but on the contrary, tends to elevate the offense to sisting debt, from which a promise to pay would murder in the first degree. Commonwealth v. Jones, naturally and irresistibly be implied. Sutton v. Bur

1 Leigh, 598; Pirtle v. State, 9 Humph. 663; Swan v. russ, 9 Leigh, 381. If there be an unequivocal admis

State, 4 id. 136; Boswell v. Commonwealth, 20 Gratt. siou that the debt is still due and unpaid, unaccompa

860. Virginia Supreme Court of Appeals.

Willis v. nied by an expression, declaration or qualification

Commonwealth. Opinion by Anderson, J. (To appear indicative of an intention not to pay, the state of facts

in 32 Grattan's Reports.) out of which the law implies a promise is then present, and the party is bound by it. Young v. Monpoey, 2 Bailey (S. C.), 278. See, also, Bangs v. Hall, 2 Pick. PROCEEDINGS OF THE AMERICAN BAR 368; Bailey v. Crane, 21 id. 3:23; Russell v. Copp, 5 N. H,

ASSOCIATION. 154; Head v. Manners, 5 J. J. Marshall, 255; Peebles v. Mason, 2 Dev. 367; Aylett v. Robinson, 9 Leigh, 45; HE principal proceedings of the American Bar Sutton v. Burruss, id. 381; Butcher v. Hixton, 4 id. 519; Bell v. Crawford, 8 Gratt. 110. Dinguid v. School

week were the following: President Bristow read his field. Opinion by Burks, J.

annual report, communicating the most noteworthy changes in statutory law on points of general interest

made in the several States and by Congress during the CRIMINAL LAW.

year. The fact that twenty-five States have only bien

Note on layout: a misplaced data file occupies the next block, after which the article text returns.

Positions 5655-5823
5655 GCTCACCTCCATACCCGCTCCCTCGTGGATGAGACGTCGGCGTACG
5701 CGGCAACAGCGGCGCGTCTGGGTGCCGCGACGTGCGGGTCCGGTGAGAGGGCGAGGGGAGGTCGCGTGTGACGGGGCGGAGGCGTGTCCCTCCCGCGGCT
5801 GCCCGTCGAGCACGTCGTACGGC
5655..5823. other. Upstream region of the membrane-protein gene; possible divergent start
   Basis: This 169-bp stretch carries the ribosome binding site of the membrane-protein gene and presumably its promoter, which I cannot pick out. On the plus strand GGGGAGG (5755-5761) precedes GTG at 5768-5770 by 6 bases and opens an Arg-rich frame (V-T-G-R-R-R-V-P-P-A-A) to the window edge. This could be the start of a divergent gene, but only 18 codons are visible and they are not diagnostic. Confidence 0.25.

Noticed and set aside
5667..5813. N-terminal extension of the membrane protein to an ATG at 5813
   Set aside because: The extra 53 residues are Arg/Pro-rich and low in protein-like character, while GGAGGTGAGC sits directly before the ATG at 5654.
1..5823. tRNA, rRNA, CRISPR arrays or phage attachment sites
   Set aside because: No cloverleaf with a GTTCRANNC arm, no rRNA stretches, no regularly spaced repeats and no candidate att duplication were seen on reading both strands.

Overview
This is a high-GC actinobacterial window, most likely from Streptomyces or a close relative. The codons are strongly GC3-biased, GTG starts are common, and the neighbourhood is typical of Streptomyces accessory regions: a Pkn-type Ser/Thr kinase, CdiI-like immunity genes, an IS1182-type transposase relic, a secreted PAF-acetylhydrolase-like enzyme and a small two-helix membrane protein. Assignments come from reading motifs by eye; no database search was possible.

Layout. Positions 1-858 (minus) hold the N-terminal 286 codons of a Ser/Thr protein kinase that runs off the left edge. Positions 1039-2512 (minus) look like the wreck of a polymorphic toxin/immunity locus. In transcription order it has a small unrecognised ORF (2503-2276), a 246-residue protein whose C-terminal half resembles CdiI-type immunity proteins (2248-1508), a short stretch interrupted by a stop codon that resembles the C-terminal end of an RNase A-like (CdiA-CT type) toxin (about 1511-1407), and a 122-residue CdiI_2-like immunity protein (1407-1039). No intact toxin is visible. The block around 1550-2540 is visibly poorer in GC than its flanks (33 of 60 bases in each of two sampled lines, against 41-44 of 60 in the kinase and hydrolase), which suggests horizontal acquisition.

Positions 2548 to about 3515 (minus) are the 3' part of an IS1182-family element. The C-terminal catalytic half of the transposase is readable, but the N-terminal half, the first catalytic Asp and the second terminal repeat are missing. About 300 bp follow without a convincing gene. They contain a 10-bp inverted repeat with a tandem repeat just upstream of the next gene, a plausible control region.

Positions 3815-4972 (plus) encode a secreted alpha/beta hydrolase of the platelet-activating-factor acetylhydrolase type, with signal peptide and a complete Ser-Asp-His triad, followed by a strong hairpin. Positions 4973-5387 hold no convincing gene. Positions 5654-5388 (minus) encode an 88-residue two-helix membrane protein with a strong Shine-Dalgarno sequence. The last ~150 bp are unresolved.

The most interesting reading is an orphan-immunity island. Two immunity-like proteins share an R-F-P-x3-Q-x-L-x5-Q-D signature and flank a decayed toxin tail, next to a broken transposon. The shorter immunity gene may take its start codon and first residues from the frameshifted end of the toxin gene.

pial sessions, and the past year having been the off INTENT WHEN NOT NECESSARY TO PROVE IT. - year in twenty of these, has not left so much to report When an act, in general terms, is made indictable, a as last year. The Chinese have been attacked vigorcriminal intent need not be shown, unless, from the ously, but laws against them have been declared unlanguage or effects of the laws, a purpose to require constitutional in the United States courts, as fast as the existence of such intent can be discovered. It has taken there. Railroads have been attacked by laws in been many times decided, and indeed is the admitted California and Georgia. In Georgia a commission is general rule, that ignorance of the law is no defense named to fix rates. Maine has a law to prevent railagainst a criminal charge, Mr. Wharton, in 19 Alb. L. road employees from striking and stopping trains. J. 34, says “that ignorance of law is no defense is Connecticut has a law to examine men for color-blindgenerally admitted.” In State v. Goodenow, 65 Me. 30, ness and prevent their employment on railroad s. it was decided, on an indictment for adultery, that the Severe laws against robbing graves have been enacted defendant could not defend on the plea that she be- in Iowa, Ohio, and Maine. New York has a lawy lieved that she had been legally divorced. And in against sending annoying letters, predicated on those like manner, it is easy to cite cases establishing the sent to the Rev. Dr. Dix, which might be construed to doctrine beyond dispute or cavil, that in many cases reach many business letters. California and Georgija an honest mistake in regard to a state of facts will not have laws which provide for appointing judges pero exculpate when the prohibition of a statute has been tem., by consent of parties. California legalizes waarviolated. In Reg. v. Woodrow, 15 M. & W. 404, which rants of arrest sent by telegraph. Connecticut eswas an information against a retailer of tobacco, for empts property to the value of $1,000, belonging to having in his possession adulterated tobacco, it was pensioners, from taxation. The laws of inheritai. held that he was punishable, although it was shown have been changed in Massachusetts, giving husband